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The Guardian UK

When all the men have gone

"...During seasons of hunger thousands of farming families around the world are forced to sell their beloved livestock, their only source of income, and their possessions at extremely low prices so they can afford to buy food. If that fails to provide enough money to last until the next harvest, they are forced to resort to ever more severe methods of coping.

Chad's malnourished children offer stark illustration of Sahel food crisis

"The NGO Action Against Hunger says that, in March alone, it had 68 new admissions to its therapeutic feeding centre in Mao, a dramatic increase compared with February, when they had 27. Therapeutic feeding centres cater for those children worst affected by severe malnutrition, youngsters too sick to eat fortified nut pastes such as Plumpy'nut or Plumpy'doz. Once in the centre, the children receive fortified milk and round-the-clock medical care.

Sahel food crisis has been made worse by the widespread unrest in Africa

"In Mali the strain of fighting Gadaffi-armed Tuareg rebels in the north has prompted a political crisis, leading directly to a military coup and prompting an exodus from besieged villages, exacerbating food shortages. Of the families fleeing the violence, 20% have at least one child suffering from severe acute malnutrition, according to Action Against Hunger (AAH). 'These are families who have had to hastily flee the violence and they don't have access to basic products like clothing, blankets or cooking utensils.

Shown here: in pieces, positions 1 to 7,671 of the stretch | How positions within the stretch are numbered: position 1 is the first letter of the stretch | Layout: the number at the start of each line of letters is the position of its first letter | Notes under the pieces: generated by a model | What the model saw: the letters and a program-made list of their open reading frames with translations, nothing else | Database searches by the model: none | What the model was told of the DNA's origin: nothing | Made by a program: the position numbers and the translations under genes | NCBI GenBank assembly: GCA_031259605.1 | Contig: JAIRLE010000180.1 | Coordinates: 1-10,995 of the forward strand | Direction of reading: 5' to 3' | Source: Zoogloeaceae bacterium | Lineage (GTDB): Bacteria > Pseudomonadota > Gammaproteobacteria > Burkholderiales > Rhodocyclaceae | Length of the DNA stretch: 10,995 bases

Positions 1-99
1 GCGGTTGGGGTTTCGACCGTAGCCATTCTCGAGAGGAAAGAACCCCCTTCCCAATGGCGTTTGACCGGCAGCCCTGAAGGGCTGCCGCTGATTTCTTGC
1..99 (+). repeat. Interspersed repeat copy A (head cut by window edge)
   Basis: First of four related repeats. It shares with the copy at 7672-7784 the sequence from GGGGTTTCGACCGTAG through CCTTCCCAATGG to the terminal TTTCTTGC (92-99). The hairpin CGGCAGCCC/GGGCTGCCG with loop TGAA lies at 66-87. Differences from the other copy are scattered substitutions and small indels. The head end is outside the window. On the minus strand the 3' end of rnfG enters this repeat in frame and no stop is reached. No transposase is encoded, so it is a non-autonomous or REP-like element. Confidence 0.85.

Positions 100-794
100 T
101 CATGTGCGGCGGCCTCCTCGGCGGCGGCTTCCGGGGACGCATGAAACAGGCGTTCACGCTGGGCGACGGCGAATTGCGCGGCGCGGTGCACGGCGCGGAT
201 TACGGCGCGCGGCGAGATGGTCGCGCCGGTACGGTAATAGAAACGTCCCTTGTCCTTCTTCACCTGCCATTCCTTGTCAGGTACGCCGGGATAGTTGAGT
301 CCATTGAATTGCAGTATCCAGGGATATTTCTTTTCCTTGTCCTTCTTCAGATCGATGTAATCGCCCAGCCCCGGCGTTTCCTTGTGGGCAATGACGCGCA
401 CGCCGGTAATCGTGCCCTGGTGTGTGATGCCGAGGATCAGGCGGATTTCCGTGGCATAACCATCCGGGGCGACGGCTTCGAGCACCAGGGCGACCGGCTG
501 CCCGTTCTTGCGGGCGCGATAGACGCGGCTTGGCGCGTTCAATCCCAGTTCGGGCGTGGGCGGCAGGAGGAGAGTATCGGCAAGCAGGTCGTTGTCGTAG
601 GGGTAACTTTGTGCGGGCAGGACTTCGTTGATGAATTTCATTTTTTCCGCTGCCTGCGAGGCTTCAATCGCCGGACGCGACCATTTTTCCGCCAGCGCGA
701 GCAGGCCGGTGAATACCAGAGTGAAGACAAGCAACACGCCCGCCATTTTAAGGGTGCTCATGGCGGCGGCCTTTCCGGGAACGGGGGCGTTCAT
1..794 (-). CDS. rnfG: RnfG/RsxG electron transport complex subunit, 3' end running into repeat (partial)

Mali contends with new Tuareg rebellion as food crisis looms

In 2011, late rains, dry spells and low river levels led to a 25% decrease in crop production in Mali, and a 50-60% rise in food prices above the five-year average. As a result, according to the World Food Programme (WFP), around 3 million people in the country are now at risk of food insecurity. Action Against Hunger predicts that by springtime, 175,000 children in Mali could be suffering from acute malnutrition.

UN urged to draw a line between humanitarian and military work

The UN must ensure its humanitarian objectives are not tarnished by associationwith its political and military objectives, or risk more NGOs pulling out of co-ordinated activities, according to a report.

The report, UN integration and humanitarian space, published by the Overseas Development Institute and the Stimson Centre, focused on UN operations in Afghanistan, the Democratic Republic of the Congo, Somalia, Central African Republic, Darfur in Sudan, and Liberia.

Undernutrition is more than just a health problem

How then do we politicise undernutrition so that it gets the attention – and solutions – it deserves? It is still a major global problem: about 30% of all infants in south Asia and sub-Saharan Africa are stunted.

I was recently at a Care and Action Against Hunger event that featured two success stories on the politicisation of nutrition, from Brazil and Peru. The case of Brazil is quite well known, with presidents Cardoso and Lula da Silva both making food security a high priority for their governments.

Somalis seek refuge in Ethiopian camps – in pictures

Families from Somalia walk for days, and even weeks, to reach the Dollo Ado refugee complex in Ethiopia, and arrive exhausted and dehydrated. Hundreds of children and pregnant women are malnourished and need special therapeutic foods to help them to recover.

Series of 13 Photographs. Photo credit: Samuel Hauenstein Swan/Action Against Hunger


About Action Against Hunger | ACF International

Action Against Hunger is internationally recognized as a leader in the fight against global malnutrition. Action Against Hunger works to save the lives of malnourished children while providing communities with access to safe water and sustainable solutions to hunger. With over 30 years of expertise in emergency situations of conflict, natural disaster, and chronic food insecurity, Action Against Hunger runs life-saving programs in some 40 countries benefiting 5 million people each year.

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